Introduction to VMWare vCenter Operations

I'm busy looking at VMWare vCenter Operations Enterprise.  I've never dealt with it before so it could be interesting.  I'm going to give an overview of what this product is, where it comes from, and what it tries to achieve.  I'll also give some first impressions as a user of it.

It appears that VMWare bought a lot of products in order to give their customers various comprehensive IT management capabilities for their software and platforms.  Like with most big vendors buying other software products and integrating it with their own offering, I expect some quirks with the integration.

VMWare vCenter Operations started life as a product called Alive by Integrien.  Integrien was acquired by VMWare around August 2010, so VMWare has had some time to assimilate the product to make it their own.  vCenter Operations comes in a few different sizes, Standard, Advance and Enterprise:
  • The smallest is Standard which handles up to 1500 vSphere deployments, so it's not that small.
  • Advanced is Standard plus Capacity IQ, VMWare's capacity planning product.
  • Enterprise is a whole combination of things. It includes what Advanced has, plus Smart Alerting, vCenter Configuration Manager and then deep integration with major monitoring products on the market (including the open source varieties).  This enables it to also include a view of non-VMWare environments, inside and outside of the organisation (e.g. physical builds and other providers like Amazon)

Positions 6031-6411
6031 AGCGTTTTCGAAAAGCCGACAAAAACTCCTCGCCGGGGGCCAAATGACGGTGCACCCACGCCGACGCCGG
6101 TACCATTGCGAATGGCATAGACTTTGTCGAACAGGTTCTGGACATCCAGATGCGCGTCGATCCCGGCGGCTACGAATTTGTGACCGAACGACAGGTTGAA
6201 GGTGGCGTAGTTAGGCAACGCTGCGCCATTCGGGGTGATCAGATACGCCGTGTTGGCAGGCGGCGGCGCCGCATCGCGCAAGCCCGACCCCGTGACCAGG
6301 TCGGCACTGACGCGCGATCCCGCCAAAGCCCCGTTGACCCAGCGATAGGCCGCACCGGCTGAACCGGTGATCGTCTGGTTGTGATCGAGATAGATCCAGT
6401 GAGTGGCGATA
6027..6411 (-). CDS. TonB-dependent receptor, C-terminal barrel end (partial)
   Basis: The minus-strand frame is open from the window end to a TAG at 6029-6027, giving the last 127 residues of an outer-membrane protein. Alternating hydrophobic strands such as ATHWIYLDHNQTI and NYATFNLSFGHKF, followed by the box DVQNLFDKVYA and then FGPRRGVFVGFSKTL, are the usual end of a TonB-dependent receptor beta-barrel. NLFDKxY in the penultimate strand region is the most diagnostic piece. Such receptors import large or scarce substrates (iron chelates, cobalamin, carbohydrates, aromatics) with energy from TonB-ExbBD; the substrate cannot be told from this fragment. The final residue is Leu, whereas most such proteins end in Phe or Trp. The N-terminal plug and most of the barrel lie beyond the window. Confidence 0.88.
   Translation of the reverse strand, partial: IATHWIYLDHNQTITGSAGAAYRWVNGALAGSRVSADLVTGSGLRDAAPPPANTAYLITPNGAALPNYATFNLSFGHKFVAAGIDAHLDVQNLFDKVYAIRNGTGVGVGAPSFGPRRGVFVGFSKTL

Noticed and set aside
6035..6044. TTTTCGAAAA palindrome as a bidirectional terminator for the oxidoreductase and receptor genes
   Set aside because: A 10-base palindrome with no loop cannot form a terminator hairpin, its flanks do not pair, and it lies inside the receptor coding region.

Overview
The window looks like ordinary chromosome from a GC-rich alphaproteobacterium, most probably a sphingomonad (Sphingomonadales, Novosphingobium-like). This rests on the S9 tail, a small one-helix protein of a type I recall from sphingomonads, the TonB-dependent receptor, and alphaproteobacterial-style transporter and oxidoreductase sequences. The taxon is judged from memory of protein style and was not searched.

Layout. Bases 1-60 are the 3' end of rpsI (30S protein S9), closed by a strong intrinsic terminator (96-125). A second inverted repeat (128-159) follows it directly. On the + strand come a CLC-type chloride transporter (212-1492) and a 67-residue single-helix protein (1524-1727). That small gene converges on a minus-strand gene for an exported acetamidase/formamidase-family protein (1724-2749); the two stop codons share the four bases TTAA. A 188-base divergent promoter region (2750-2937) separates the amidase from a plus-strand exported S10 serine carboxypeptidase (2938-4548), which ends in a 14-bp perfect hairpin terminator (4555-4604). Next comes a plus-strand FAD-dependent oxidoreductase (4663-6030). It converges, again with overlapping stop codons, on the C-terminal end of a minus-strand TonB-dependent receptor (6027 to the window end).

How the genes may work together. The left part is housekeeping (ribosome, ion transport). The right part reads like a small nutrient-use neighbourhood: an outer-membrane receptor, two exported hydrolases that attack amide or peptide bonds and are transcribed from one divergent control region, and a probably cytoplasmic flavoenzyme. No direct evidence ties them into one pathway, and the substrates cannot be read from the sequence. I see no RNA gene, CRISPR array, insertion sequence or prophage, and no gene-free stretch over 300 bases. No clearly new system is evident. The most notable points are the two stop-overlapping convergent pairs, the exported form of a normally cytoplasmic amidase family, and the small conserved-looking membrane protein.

VMWare's strategy with this combination is to bring performance, capacity and configuration management closer to each other.  They also want to make sure vCenter Operations integrate deeper with other VMWare products, which can be both a good and a bad thing.

What this software aims to give you is a powerful dashboard for your enterprise.  It basically allows you to view the status and health of your applications, systems and infrastructure, help you find faults, the cause of these faults and alert you on faults.  It also makes an attempt to predict faults that may happen in the future, and also goes as far as trying to show the financial impact of faults or underutilisation.

Anyone with experience of monitoring and management tools knows getting the above right is no easy task.  A lot of customisation needs to be done, and the interface has to be flexible enough to be able to build the right views.

The interface for vCenter Operations is a web interface, a fairly usable one.  It's very customisable, and you put together views in a portal and widget style.  It also has a lot of graphing and other graphical features, making it look attractive during a sales presentation and when showing it to management.  That said, in a large environment a new user will still need to be shown where to find what they are after and also need some help in setting up their dashboards the way they want.

With regards to health and thresholds, the product tries to rely on setting these by itself mostly.  In a large environment, and especially in a dynamic virtualised environment, it's impossible to manage thresholds individually.  The product makes note of what it believes are normal trends in the operation of a system, and alerts when there are anomalies.  If they get this right, it would be very good, but this is also not an easy thing to achieve technically, so it will be interesting to see how well this works out.


MorbenNet said…
I Kriek, you may want to consider waiting for version 5 to come out before spending too much time reviewing the current version. We've added a new edition (Enterprise +) and have done quite a bit in integration and new dashboards. ETA on version 5 is right around the corner, still targeted at the end of the month (January 2012).

Ben Scheerer, VMware

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